Lacombe Lucien (1974)
★★★★ / ★★★★
I find Louis Malle’s “Lacombe Lucien” to be a particularly brave drama set during 1944 as World War II nears its closing chapters because the material is honest about the number of French people who were actually willing to collaborate with the Nazis. To paint a pretty picture may help to make the viewer feel good, but to tell the truth is patriotic. On the surface, the film parades a series of events as the titular seventeen-year-old country boy joins a French branch of the Gestapo. But look closer and one is bound to recognize the story is a more personal kind; it is about the yearning to belong—somewhere, anywhere, with anyone who would pay even the slightest attention. That group just so happens to be those who hate Jews and are willing to send millions of them to be exterminated.
Lucien Lacombe is portrayed by Pierre Blaise in his first role on film. It is the correct decision to cast a non-actor because, in a way, we must consider the character to be an enigma. You see, more experienced actors tend to employ behavior to sell a thought or an idea—an approach that may not have worked in this role. It is demanded that Lucien be as raw as possible, for the viewer to wonder constantly why he is doing the things he does. Is he even aware that what he is doing is morally wrong? And if he did, does he care? Pay attention to how he kills animals like chicken and rabbits. The look in his eyes does not change as he kills people. The only difference is how he is dressed for the occasion.
Look closely during captured moments when Blaise is simply being himself, perhaps hanging out on set while waiting for his cue to utter lines provided on the script. Malle is wise to include the in-between moments because it is a way to capture’s one’s soul and then manipulate it through the scope of the story being told. But because Malle is a master at creating human portraits, he does not turn Lucien into a monster. We despise the protagonist’s actions but not the protagonist himself. Without Malle’s careful, intelligent, and humanistic direction, the work could have been reduced to a story of a stereotype.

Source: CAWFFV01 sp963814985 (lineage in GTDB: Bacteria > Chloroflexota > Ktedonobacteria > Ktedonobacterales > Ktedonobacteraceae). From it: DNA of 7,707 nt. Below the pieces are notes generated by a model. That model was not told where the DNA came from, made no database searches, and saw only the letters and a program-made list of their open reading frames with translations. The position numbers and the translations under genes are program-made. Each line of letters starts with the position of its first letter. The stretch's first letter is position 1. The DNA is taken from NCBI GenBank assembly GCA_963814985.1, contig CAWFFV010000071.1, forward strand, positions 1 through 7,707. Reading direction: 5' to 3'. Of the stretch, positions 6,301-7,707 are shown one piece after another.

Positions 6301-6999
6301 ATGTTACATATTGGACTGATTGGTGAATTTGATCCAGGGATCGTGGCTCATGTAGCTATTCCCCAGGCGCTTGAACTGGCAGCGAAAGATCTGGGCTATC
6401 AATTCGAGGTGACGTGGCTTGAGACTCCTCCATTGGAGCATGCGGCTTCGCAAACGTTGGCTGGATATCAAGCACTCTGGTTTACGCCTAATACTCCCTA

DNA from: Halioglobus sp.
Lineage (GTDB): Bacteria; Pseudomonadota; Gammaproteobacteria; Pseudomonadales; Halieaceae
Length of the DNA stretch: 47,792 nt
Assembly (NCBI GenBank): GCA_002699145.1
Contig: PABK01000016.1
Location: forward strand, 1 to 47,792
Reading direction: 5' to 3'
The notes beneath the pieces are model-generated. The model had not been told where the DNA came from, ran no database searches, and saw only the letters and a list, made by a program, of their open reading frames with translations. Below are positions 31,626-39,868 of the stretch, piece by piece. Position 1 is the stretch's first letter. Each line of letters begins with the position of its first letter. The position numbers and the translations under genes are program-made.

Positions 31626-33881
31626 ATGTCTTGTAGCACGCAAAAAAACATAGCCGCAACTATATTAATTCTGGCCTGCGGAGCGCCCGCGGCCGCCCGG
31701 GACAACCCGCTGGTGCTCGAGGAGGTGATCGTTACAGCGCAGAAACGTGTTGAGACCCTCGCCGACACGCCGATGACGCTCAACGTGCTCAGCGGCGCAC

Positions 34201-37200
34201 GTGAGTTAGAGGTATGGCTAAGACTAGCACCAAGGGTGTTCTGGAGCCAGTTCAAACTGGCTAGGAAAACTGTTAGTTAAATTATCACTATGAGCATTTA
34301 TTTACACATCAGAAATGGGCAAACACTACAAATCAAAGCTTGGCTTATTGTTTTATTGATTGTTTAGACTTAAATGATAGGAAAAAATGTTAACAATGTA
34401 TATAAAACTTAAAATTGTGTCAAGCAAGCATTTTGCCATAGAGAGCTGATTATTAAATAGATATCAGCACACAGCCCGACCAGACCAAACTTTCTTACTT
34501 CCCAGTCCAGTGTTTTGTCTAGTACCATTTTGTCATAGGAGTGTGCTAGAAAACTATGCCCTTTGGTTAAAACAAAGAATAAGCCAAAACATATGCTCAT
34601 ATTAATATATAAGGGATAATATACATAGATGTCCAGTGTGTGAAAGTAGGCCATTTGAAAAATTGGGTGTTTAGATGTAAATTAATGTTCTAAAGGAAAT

The picture is beautifully photographed, particularly scenes shot outdoors. The grassy villages where animals roam and the majority of people work with their hands put us into a particular headspace—serenity and freedom—before Lucien joins the German police. Images shot indoors, too, are interesting but in a different way. Notice the high ceilings of the Gestapo headquarters, the well-decorated rooms, the expensive figurines and paintings. And yet—listen to what the conversations are composed of: trivialities, hatred, drunken babbling. Interactions are cold, unsafe, driven by the next opportunity to wield power and murder.
Unlike Malle’s other works (“Murmur of the Heart,” “My Dinner with Andre,” “Au revoir les enfants”), “Lacombe Lucien” did not move me emotionally. But perhaps that isn’t the point. So many movies with stories that take place during World War II are designed to get an emotional reaction from the audience. This one, however, is impersonal in that it appears to only be interested in showing reality, specifically one person’s reality, Lucien’s desperation to belong. We wish to understand him rather than to empathize with him. After all, how could we empathize with somebody who is so ignorant that he hasn’t got the slightest awareness—curiosity, even—of what’s being done to the Jews? For him, the Jews, being stripped from their homes and families, are merely going on a train ride.